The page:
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Bowls X and Y each contained exactly 2 jelly beans, each of
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08 Apr 2012, 09:44
Question Stats:
64% (02:01) correct 36% (01:48) wrong based on 632 sessions
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Project DS Butler: Day 26: Data Sufficiency (DS52) For DS butler Questions Click HereBowls X and Y each contained exactly 2 jelly beans, each of which was either red or black. One of the jelly beans in bowl X was exchanged with one of the jelly beans in bowl Y. After the exchange, were both of the jelly beans in bowl X black? (1) Before the exchange, bowl X contained 2 black jelly beans. (2) After the exchange, bowl Y contained 1 jelly bean of each color.
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Re: Bowls X and Y each contained exactly 2 jelly beans, each of
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08 Apr 2012, 10:13
boomtangboy wrote: Bowls X and Y each contained exactly 2 jelly beans, each of which was either red or black. One of the jelly beans in bowl X was exchanged with one of the jelly beans in bowl Y. After the exchange, were both of the jelly beans in bowl X black?
(1) Before the exchange, bowl X contained 2 black jelly beans. (2) After the exchange, bowl Y contained 1 jelly bean of each color. Consider two cases for (1)+(2): Initially X={BB} and Y={BR} > B was exchanged with B > X={BB} and Y={BR}: answer is YES; Initially X={BB} and Y={RR} > B was exchanged with R > X={BR} and Y={BR}: answer is NO. Answer: E.
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Re: Bowls X and Y each contained exactly 2 jelly beans, each of
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19 Nov 2013, 21:48
1) NS, because it gives no information on X after the exchange. 2) NS, because the initial for both X and Y could be the following: X=RR Y=BB X=RB Y=BB
1+2) NS Case 1) Before X=BB Y=RR
After Y=BR Y=RB
Case 2) Before X=BB Y=RB
After X=BB Y=RB



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Re: Bowls X and Y each contained exactly 2 jelly beans, each of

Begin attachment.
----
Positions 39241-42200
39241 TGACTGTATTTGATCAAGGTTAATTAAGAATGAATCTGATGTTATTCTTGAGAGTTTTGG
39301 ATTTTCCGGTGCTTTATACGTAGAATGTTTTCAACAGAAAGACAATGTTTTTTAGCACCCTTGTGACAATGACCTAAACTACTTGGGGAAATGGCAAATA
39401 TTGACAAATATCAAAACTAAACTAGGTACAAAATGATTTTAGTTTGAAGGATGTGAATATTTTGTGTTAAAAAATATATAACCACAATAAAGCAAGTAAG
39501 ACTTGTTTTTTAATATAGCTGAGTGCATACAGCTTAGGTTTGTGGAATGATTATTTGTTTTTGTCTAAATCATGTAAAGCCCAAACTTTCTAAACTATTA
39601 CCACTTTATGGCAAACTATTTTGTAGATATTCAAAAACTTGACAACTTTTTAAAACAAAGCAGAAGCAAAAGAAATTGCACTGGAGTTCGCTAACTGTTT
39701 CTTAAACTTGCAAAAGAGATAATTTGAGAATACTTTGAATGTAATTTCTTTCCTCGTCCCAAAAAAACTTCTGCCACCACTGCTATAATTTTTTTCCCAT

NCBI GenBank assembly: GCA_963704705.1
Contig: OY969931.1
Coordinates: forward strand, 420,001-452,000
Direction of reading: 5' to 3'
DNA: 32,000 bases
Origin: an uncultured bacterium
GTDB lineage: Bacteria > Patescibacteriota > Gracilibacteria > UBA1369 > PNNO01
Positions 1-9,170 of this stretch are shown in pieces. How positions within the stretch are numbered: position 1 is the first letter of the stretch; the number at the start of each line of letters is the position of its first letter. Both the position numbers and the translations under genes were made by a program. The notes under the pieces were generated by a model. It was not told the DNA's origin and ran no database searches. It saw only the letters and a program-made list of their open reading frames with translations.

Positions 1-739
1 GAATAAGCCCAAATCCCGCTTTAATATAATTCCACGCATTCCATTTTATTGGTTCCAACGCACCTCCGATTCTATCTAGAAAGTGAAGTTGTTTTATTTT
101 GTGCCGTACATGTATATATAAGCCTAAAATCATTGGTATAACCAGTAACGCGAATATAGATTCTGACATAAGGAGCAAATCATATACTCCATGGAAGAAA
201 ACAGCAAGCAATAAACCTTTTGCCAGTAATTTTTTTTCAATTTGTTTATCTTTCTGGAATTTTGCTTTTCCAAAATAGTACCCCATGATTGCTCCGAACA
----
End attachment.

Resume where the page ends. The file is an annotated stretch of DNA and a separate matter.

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24 Dec 2013, 02:21
I used very simple cases and got to the conclusion real quick. Before X=RR Y=RR
After Y=RR Y=RR
Next Case Before X=BB Y=RR
After X=BR Y=RB



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Re: Bowls X and Y each contained exactly 2 jelly beans, each of
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27 Jan 2015, 19:20
Question: how do you know they are not "exclusive". I misunderstood the question as meaning that there are 2 black and 2 reds, and thus had everything wrong. What clue can you pick up to know that there can be any combination of colors?



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Re: Bowls X and Y each contained exactly 2 jelly beans, each of
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11 Jul 2017, 22:32
boomtangboy wrote: Bowls X and Y each contained exactly 2 jelly beans, each of which was either red or black. One of the jelly beans in bowl X was exchanged with one of the jelly beans in bowl Y. After the exchange, were both of the jelly beans in bowl X black?
(1) Before the exchange, bowl X contained 2 black jelly beans. (2) After the exchange, bowl Y contained 1 jelly bean of each color. This question tests the general ability to think of counterexamples It cannot be (1) alone because before exchange X=BB with Y=RR and Y=BR give different results for X It cannot be (2) alone because after exchange Y=BR can come from X= BB with Y=RR and Y=BR and can give different results for X It cannot be (1) and (2) together also because before exchange X=BB with Y=RR and Y=BR can give different results for X with Y=BR after exchange So the answer is E Note: Try to use the same counter example as far as possible.
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Bowls X and Y each contained exactly 2 jelly beans, each of
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02 Dec 2018, 03:47
Bowls X and Y each contained exactly 2 jelly beans, each of which was either red or black. One of the jelly beans in bowl X was exchanged with one of the jelly beans in bowl Y. After the exchange, were both of the jelly beans in bowl X black?
(1) Before the exchange, bowl X contained 2 black jelly beans. Before the exchange cannot tell anything regarding after exchange. Insufficient.
(2) After the exchange, bowl Y contained 1 jelly bean of each color. After exchange, Y (RB), but X could be (RR) (BB) (RB). Not unique, insufficient.
(1) & (2) If before exchange, bowl X is (BB), and Y can be (BR) (BB) (RR) After exchange, bowl X can be (BR) (BB). No unique, Insufficient



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Re: Bowls X and Y each contained exactly 2 jelly beans, each of
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28 Mar 2019, 22:26
eflores89 wrote: Question: how do you know they are not "exclusive". I misunderstood the question as meaning that there are 2 black and 2 reds, and thus had everything wrong. What clue can you pick up to know that there can be any combination of colors? I had that question, too. The clue seems to lie in "each of which." This wording suggests that we should apply the description "either red or black" to each individual jelly bean instead of the entire bowl of beans. Each jelly bean was either red or black. So the first jelly bean in Bowl X was red or it was black. The second jelly bean in Bowl X was red or it was black. The same logic applies to Bowl Y. IMO if the question writer wanted to imply that each bowl had one red and one black then they would have written, "Bowls X and Y each contained exactly 2 jelly beans: one red and one black."




Re: Bowls X and Y each contained exactly 2 jelly beans, each of
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28 Mar 2019, 22:26